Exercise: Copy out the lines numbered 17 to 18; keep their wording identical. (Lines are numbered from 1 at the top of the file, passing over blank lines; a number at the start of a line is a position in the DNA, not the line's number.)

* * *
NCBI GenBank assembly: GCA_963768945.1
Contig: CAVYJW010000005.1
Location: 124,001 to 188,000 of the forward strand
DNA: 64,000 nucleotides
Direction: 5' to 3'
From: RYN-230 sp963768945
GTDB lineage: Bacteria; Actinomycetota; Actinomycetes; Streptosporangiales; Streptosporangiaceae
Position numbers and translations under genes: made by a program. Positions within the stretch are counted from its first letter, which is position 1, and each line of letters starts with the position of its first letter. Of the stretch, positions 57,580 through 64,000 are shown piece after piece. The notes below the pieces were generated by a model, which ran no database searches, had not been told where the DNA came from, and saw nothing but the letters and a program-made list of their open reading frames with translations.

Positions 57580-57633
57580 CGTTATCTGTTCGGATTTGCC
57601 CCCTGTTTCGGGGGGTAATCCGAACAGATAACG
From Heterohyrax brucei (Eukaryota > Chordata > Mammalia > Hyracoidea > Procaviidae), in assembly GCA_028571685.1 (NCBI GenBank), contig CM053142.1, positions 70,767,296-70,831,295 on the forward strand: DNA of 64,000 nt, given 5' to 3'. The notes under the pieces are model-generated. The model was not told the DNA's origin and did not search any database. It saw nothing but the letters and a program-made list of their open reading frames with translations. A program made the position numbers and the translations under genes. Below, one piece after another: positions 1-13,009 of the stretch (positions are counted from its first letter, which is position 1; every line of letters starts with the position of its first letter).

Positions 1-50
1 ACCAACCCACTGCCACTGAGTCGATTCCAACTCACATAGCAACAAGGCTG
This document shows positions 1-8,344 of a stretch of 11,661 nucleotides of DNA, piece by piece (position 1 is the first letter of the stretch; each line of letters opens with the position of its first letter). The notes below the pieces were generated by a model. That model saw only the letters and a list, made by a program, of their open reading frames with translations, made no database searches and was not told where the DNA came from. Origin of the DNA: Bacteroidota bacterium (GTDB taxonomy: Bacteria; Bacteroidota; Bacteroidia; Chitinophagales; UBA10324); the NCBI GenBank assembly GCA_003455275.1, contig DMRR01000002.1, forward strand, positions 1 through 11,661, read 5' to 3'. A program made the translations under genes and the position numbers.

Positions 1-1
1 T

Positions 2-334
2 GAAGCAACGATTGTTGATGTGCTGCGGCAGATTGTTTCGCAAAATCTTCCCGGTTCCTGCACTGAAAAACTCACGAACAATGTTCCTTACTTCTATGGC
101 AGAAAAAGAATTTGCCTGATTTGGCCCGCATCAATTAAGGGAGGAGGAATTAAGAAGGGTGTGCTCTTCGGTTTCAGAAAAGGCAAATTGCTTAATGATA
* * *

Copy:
1 T

Positions 2-334